PMO Training: What Does it Mean to You?

Andy Jordan is President of Roffensian Consulting Inc., an Ontario, Canada-based management consulting firm with a comprehensive project management practice. Andy always appreciates feedback and discussion on the issues raised in his articles and can be reached at andy.jordan@roffensian.com. Andy's new book Risk Management for Project Driven Organizations is now available.

What does your PMO need to know? What about the project managers? That might sound like an obvious question, but do you know the answer at a sufficient level of detail to know whether your PMO team and PMs need any training? And if so, what type? The answer is usually no, but too often we don’t realize that--and the shortcomings remain. In this article, I want to look at some of the things to consider and then ways to address the needs.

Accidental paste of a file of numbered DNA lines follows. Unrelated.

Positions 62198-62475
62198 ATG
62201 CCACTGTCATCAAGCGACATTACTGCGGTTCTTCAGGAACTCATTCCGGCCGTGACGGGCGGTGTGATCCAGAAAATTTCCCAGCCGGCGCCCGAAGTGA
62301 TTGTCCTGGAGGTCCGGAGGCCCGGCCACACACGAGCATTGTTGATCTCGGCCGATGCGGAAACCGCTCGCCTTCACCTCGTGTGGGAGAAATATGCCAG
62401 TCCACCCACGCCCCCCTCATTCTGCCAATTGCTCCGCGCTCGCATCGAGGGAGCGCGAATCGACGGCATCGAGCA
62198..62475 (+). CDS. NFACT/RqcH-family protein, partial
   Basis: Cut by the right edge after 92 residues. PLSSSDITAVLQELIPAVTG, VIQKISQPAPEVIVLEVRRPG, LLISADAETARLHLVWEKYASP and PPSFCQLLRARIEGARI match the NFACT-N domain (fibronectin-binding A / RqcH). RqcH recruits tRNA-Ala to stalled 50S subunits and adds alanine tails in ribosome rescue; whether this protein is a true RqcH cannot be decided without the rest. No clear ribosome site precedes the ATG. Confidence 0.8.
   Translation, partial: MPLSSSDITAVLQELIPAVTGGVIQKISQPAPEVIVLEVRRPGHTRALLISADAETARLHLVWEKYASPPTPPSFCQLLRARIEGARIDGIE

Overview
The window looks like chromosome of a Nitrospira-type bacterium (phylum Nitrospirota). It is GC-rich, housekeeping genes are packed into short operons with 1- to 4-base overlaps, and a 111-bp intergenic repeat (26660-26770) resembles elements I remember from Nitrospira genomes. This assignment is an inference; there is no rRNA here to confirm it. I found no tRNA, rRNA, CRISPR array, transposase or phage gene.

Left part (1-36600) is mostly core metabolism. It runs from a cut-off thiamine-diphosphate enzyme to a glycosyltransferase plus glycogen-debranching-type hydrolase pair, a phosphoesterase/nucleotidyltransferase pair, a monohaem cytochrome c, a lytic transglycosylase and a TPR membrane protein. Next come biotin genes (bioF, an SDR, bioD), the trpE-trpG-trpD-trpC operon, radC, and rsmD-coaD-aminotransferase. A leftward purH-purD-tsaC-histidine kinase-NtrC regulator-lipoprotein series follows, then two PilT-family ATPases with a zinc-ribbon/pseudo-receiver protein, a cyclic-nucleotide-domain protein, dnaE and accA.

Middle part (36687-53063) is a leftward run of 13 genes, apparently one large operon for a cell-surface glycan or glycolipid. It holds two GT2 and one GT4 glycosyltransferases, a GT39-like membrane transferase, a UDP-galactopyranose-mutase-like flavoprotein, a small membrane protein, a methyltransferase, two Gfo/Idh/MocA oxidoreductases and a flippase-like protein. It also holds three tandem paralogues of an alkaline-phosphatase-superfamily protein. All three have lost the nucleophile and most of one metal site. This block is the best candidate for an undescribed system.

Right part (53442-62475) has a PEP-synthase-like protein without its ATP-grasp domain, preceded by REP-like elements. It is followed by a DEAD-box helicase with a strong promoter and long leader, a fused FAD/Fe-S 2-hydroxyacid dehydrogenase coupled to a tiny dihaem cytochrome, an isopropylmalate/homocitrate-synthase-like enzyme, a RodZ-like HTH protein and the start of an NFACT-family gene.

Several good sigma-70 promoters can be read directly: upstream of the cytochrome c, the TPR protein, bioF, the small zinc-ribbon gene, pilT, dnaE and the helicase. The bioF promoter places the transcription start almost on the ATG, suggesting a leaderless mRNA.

What is needed?
For every position we have an expectation for a base level of knowledge and skills--the fundamental requirements that allow someone to be able to perform in their role. There are then likely overlays to those skills that distinguish between junior/intermediate/senior or that identify someone who is capable of performing satisfactorily vs. someone who can excel.

These fall into a number of different categories:

  • Corporate knowledge and skills--the things that we need in order to be able to function effectively in a modern environment (office applications, written and verbal communication skills, etc.)
  • Professional knowledge and skills--the requirements of our chosen profession (for PMs, things like planning, motivating and leadership)
  • Industry knowledge and skills--the specific things that set our industry apart (knowledge of government and regulatory requirements, familiarity with industry …

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